Some common greenwashing terms
[pullquote align=”left” cite=”” link=”” color=”” class=”” size=””]”Sustainable” gets whacked on everything from fabric to furniture, and implies that the manufacturing process doesn’t harm the environment or devour precious natural resources[/pullquote]
Here’s a brief look at some of the common green credentials we look for when we’re out shopping, and some tips on how to verify them.
Organic – this is probably the most overused word on food-labelling these days. It’s loaded with implications of health and wellbeing and promotes strong environmental sensibilities. No pesticides here! However, the sad fact is that the word “organic” can be bandied about meaninglessly. In many cases, it’s part of a product’s brand name. The only way to be sure an “organic” food product meets a trusted standard is to look for a dependable certification – namely, Australian Certified Organic (Australia’s largest certifier for organic and biodynamic produce) or NASAA. If you don’t see these labels on food, the word “organic” could imply that the product – or some of its components – is simply derived from living matter. Or it might mean nothing at all.
Dolphin-safe/pole and line caught/FAD-free – no-one wants to think about dead dolphins while they eat their tuna-and-mayonnaise sandwich. That’s why we all choose dolphin-safe tuna. But unsustainable harvesting methods mean that all sorts of marine fauna, including sharks and turtles, fall victim to tuna fishing. And overfishing means that several species, such as yellowfin and bigeye, are under threat. That little “dolphin-safe” logo isn’t enough anymore: Greenpeace advises shoppers to look for “pole and line” or “FAD-free” canned tuna products, which are harvested using more sustainable methods with less bycatch. (“FAD” stands for “fish aggregation devices”, a fancy term for big nets that scoop up marine life indiscriminately.) And look for the species name: choose skipjack and albacore. But before you approach that daunting tuna aisle, check out Greenpeace’s excellent guide to sustainable canned tuna brands.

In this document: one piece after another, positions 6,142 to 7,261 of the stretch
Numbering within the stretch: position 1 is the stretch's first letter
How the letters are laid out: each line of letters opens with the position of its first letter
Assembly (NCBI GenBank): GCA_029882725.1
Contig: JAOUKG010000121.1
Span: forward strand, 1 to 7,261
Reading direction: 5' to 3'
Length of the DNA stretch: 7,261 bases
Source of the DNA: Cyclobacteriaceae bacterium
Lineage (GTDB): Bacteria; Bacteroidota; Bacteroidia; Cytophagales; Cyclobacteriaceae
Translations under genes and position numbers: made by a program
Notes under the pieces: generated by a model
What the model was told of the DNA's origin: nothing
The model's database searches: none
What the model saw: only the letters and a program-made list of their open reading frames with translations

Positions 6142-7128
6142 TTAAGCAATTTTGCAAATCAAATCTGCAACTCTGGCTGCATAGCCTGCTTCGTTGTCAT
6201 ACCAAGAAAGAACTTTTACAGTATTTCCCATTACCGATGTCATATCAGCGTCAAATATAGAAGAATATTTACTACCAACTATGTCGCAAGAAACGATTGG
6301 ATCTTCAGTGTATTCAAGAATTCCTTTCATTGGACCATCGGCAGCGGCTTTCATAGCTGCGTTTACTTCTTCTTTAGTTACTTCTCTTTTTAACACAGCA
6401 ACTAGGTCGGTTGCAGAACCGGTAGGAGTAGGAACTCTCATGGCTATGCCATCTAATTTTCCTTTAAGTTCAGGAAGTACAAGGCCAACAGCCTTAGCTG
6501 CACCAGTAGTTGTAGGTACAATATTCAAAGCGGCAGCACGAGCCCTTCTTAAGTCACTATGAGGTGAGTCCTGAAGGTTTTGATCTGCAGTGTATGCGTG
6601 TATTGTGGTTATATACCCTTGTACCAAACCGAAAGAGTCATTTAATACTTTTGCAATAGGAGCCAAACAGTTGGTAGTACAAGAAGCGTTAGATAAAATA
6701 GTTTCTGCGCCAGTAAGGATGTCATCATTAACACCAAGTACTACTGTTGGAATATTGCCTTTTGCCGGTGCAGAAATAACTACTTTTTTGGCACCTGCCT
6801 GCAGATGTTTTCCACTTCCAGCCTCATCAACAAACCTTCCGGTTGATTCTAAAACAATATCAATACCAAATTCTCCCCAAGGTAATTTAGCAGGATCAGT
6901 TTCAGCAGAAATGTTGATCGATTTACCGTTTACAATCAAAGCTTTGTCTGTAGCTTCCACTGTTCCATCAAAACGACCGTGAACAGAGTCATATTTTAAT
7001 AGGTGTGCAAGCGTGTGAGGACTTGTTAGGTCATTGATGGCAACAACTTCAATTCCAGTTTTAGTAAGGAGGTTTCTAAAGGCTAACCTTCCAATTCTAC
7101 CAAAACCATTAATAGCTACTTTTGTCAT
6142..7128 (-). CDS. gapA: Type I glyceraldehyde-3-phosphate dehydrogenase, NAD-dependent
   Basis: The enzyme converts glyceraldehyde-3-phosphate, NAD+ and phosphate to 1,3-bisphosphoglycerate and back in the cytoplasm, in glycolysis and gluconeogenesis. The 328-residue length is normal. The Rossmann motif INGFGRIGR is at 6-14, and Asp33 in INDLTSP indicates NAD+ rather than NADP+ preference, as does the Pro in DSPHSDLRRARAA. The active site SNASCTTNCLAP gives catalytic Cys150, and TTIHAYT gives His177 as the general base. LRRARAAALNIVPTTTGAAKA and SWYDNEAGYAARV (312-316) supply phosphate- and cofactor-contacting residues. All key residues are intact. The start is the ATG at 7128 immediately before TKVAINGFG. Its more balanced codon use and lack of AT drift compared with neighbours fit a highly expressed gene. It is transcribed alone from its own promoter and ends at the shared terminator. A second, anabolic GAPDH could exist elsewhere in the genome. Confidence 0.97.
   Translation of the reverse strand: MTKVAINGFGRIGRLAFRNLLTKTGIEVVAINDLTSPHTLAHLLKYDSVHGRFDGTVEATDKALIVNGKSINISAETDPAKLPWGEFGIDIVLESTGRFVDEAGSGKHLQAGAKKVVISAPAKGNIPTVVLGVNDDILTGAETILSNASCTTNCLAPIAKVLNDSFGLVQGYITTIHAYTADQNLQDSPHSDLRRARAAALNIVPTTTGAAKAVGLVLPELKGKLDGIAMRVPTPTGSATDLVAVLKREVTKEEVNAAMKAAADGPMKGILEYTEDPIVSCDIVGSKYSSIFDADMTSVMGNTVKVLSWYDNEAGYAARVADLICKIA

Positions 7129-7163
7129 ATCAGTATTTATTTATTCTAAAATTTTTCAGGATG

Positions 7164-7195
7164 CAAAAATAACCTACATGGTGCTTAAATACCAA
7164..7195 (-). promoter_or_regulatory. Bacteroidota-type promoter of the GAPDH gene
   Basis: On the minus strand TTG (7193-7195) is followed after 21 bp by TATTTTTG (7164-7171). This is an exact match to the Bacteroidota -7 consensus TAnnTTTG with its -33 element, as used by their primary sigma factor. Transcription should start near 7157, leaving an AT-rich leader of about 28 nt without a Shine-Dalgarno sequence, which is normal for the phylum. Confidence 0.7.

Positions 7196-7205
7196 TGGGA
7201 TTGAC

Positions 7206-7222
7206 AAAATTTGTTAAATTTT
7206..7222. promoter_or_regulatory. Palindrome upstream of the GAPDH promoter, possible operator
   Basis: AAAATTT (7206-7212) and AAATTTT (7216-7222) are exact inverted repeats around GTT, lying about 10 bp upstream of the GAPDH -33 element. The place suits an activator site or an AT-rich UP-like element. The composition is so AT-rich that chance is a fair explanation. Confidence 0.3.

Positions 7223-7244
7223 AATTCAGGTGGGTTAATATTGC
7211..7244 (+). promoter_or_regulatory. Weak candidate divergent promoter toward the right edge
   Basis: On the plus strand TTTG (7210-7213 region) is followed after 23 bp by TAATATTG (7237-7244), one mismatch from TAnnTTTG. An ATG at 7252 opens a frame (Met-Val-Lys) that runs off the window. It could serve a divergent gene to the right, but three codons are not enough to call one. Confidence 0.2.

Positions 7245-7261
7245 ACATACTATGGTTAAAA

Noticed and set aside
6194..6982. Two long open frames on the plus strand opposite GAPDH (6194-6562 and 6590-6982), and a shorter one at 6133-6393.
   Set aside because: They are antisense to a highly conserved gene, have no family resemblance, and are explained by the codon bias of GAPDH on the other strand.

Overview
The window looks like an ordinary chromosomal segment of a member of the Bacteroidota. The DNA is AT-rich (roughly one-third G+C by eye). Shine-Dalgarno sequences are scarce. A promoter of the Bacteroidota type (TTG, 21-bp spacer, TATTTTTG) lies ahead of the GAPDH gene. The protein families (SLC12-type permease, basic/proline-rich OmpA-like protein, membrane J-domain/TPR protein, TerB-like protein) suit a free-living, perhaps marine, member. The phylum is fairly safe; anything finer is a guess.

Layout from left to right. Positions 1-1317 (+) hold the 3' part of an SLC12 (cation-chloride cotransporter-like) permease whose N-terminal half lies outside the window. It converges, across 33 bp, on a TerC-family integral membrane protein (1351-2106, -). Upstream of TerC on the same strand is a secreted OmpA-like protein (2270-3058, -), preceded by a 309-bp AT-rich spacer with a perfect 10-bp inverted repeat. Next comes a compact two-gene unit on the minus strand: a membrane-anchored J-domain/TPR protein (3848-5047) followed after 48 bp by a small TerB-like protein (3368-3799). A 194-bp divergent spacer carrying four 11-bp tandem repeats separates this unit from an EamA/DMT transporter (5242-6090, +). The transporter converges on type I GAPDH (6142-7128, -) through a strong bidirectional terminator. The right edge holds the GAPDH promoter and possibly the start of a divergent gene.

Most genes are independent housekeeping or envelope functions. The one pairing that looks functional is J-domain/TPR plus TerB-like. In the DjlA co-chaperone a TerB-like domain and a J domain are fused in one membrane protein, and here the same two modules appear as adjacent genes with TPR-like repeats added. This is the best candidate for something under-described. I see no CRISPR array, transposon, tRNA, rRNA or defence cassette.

Sustainable – this one gets whacked on everything from fabric to furniture, and implies that the manufacturing process doesn’t harm the environment or devour precious natural resources. According to the ACCC, “For a practice to be sustainable, it must be able to be sustained indefinitely”. When assessing a product’s sustainability claims, consider the environmental impact of all stages of the product’s lifecycle – from raw materials and emissions/pollution caused during production to disposal/recyclability.